‘Community to be priced out of area’
Anger over ‘too few affordable homes’ in major regeneration scheme
09 February, 2018 — By William McLennan
An artist’s impression of the new-look market area, issued last autumn
RESIDENTS’ groups are “dismayed” at the lack of affordable homes in the first wave of a major council development that will lead to years of building disruption.
Planning chiefs will next week vote on the beginning of a project that is intended to “regenerate” the Church Street area with existing estates bulldozed and 1,750 new homes built.
Fourteen council homes in Luton Street will be demolished to make way for 168 new flats – with 109 to be sold on the private market.
The development is being carried out by French construction firm Bouygues, on behalf of Westminster Council, and is due to complete in August 2020.
It is part of the Conservative leadership’s “city for all” vision, which aims to build more affordable homes and create a “greener environment”.
But it has been described by detractors as a “major gentrification plan designed to price the community out”.
The plans were designed in consultation with residents, as part of a project called the Futures Plan, and were voted on in 2013, but it is believed the council intends to block a vote on the rest of the regeneration, which is yet to be designed.
In a response to the council ahead of Tuesday’s vote, the St Marylebone Society said: “We were dismayed to see that a very high percentage of the housing on this site is now to be market housing.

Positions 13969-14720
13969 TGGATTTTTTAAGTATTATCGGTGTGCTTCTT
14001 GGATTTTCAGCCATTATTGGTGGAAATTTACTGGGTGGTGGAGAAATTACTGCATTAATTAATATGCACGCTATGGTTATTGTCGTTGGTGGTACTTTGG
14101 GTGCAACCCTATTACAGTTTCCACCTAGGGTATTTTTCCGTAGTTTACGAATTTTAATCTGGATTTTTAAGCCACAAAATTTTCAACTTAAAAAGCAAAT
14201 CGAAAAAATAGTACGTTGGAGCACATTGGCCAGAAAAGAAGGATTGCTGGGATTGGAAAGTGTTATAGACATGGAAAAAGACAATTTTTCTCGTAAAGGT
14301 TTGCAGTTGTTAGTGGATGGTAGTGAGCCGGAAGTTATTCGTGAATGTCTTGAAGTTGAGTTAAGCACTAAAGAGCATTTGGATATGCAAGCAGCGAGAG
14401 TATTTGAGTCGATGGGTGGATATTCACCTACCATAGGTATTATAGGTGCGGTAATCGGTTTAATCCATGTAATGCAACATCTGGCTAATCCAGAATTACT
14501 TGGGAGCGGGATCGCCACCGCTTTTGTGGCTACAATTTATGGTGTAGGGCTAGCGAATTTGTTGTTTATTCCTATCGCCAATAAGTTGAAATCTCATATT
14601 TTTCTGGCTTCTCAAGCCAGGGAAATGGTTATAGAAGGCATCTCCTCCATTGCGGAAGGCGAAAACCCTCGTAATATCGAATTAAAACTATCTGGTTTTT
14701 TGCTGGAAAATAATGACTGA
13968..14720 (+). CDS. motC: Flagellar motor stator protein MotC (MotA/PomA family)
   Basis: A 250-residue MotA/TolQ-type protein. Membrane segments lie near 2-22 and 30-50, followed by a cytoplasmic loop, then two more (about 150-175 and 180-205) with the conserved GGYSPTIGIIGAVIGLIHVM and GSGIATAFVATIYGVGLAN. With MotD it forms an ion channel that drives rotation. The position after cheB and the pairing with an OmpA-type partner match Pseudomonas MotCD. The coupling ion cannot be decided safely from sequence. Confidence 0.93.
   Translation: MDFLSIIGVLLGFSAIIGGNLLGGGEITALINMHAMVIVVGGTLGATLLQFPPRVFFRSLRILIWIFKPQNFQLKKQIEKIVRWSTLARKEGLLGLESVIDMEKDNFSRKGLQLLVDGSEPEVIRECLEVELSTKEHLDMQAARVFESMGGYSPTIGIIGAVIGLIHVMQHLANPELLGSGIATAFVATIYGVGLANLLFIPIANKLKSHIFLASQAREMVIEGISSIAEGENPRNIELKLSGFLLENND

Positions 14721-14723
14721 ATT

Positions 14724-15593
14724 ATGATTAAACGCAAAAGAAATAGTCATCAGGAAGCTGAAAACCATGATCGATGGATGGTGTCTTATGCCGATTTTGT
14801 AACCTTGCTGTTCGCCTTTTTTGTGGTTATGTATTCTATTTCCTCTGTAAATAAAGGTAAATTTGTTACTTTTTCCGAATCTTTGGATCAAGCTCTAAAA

“The first Church Street Futures Plan showed many more affordable units overall than currently.”
The Luton Street Regeneration Working Group said that they “object to the high proportion of market housing proposed,” adding that: “Additional affordable housing should be provided and increased in all other Church Street regeneration projects.”
One objector wrote: “It sounds like a major gentrification plan designed to price the community out of the homes and areas they’ve lived in for most, if not all, of their lives.”
Church Street ward councillor, Barbara Grahame, said that she was pleased to see the development finally moving forward after years of delays, but said she regretted they had not been able to secure more affordable housing.
She said: “Obviously we are now pushing for 50 per cent affordable housing, but when the Futures Plan was developed 35 per cent was agreed. It was a different environment then. We thought we were being very bold asking for 35 per cent.
“Time and again, we saw the council waiving the affordable housing and taking a diminished amount of money in its place.”
In promotional material, released during a public consultation on the works this summer, the council said: “Overall, the proposed redevelopment of the Luton Street site forms an important part of the wider Church Street regeneration. As one of the first major sites to come forward, it will act as a catalyst for further development and improvements in the area.”